One Sunday back in February, a few of us decided to wake up at 3 in the morning, drive to our local mountain, and summit it in time to see the sunrise. This is what happened:
Mt. Tsukuba is a little over an hour’s drive from any of our apartments, so we set out around 3:30 in the morning, stopped at 7/11 for breakfast… and arrived a bit later than expected, unfortunately. Although 4:50 a.m. is still a pretty impressive hour of day to be awake and standing at the base of a mountain.
The lower half of Mount Tsukuba is pretty densely forested. When you are hiking up in hopes of seeing the sunrise (aka in pitch-black darkness), everything is so secret, and so quiet, and just a little lonely. You only hear the wind rippling through the trees, your own panting breath, and smatterings of birdsong that rise and fade in the darkness. You only see the small circle of light cast by your headlamp — all the rest is shadow, and the tree trunks look the slightest bit ghostly in the darkness. It depends on the person, but this could either be the setting for moments of inner peace….
or moments of foreboding where you start remembering all the horror movies you’ve ever watched…
Anyways, it was a fun opportunity to try out our fancy new headlamps, at least until the sky brightened. We ended up missing the sunrise by about an hour, but we still had magnificent views from the top.
We even made a friend at the very top of the mountain!
As we were huddled up against the wind, waiting for the cable car to open for the day so we could quickly descend (spoiler: the cable car on Tsukuba only opens at 9:20 a.m.) we were joined by a ginger cat who was also a little chilly. He snuggled right up to us and started purring away. We all bought hot teas from the vending machines at the top of the mountain (because Japan is awesome like that) and every so often, when the cat began to shiver, we pressed a hot tea bottle against his fur to warm him up again.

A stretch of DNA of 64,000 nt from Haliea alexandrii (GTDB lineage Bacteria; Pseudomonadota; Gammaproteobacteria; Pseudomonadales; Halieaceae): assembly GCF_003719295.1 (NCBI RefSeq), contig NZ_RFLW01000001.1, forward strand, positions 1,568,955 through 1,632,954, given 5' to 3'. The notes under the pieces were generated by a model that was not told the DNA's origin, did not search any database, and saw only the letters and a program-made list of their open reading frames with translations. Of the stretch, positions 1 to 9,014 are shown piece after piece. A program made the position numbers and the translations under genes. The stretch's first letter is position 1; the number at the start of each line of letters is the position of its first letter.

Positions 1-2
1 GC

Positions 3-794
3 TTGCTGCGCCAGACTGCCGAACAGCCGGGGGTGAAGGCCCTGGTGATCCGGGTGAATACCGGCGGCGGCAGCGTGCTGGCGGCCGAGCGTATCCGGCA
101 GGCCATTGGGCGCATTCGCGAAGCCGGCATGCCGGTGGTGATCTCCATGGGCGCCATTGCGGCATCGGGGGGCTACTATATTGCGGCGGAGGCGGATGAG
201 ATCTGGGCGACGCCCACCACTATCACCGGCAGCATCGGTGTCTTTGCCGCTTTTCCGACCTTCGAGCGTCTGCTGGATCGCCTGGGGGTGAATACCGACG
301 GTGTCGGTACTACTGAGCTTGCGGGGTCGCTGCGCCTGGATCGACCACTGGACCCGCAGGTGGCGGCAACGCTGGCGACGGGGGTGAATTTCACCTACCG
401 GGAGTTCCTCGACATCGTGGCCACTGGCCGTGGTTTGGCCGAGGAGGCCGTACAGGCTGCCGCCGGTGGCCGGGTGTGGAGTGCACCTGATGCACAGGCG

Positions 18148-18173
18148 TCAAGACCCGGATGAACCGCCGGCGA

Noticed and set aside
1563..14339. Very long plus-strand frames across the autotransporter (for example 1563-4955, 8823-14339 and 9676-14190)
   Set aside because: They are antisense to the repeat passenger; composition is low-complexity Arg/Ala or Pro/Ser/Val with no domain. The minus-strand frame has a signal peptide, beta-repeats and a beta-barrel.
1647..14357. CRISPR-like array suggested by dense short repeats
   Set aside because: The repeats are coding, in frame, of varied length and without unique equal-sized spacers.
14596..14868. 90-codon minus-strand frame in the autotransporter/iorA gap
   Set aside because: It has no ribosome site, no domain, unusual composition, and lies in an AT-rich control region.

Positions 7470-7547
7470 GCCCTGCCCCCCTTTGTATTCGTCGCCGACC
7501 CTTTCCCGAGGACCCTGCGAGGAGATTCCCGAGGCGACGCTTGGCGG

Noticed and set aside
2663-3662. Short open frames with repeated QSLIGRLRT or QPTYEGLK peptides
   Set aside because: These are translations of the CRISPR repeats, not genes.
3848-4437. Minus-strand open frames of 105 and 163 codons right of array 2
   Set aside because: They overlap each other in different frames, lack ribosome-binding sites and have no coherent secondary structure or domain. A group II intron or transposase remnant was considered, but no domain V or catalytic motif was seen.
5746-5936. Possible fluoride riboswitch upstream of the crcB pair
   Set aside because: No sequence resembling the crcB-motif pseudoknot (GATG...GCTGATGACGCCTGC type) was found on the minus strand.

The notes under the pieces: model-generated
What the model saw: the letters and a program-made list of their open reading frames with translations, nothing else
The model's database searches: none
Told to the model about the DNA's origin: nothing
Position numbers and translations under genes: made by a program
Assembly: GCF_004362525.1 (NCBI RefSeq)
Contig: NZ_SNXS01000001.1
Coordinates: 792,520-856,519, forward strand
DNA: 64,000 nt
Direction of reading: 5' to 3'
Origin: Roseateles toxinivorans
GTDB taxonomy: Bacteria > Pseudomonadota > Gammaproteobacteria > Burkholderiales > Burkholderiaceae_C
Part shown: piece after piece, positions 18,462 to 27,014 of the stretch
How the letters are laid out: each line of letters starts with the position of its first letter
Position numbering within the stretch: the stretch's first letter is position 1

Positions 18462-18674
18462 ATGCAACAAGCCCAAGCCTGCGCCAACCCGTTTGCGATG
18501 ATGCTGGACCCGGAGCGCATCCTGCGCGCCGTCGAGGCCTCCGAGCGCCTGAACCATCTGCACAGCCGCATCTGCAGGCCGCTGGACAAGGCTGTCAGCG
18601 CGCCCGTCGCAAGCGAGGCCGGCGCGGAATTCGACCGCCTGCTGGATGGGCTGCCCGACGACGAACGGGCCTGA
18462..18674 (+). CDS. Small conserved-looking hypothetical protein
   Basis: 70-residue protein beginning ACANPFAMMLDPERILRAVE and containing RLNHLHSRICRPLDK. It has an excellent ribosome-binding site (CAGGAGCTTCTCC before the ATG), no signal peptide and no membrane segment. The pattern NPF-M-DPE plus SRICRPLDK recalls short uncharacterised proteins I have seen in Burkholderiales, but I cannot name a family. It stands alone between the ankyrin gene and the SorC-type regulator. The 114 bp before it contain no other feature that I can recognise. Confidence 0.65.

He stayed with us until the cable car whirred into operation, bringing shop ladies up to open the summit’s ice cream stores, and bringing us down the mountain for a long drive home.
It was an incredibly different experience to hike up Tsukuba without the jostle of other hikers. Mount Tsukuba is a very popular (very easy) mountain, so it is always crawling with people of all levels of fitness — even the occasional toddler. Especially near the top, it is easy to get stuck behind a bunch of other people. Caught in the swarm of hikers, you don’t feel very connected to nature.
In contrast, for most of our sunrise hike, we felt like we were the only ones on the mountain. It was so quiet, so unbelievably peaceful. It was just us, and the trees, and the rocks, and the clouds, and the crisp cold morning air.
And it felt wonderful to be alive.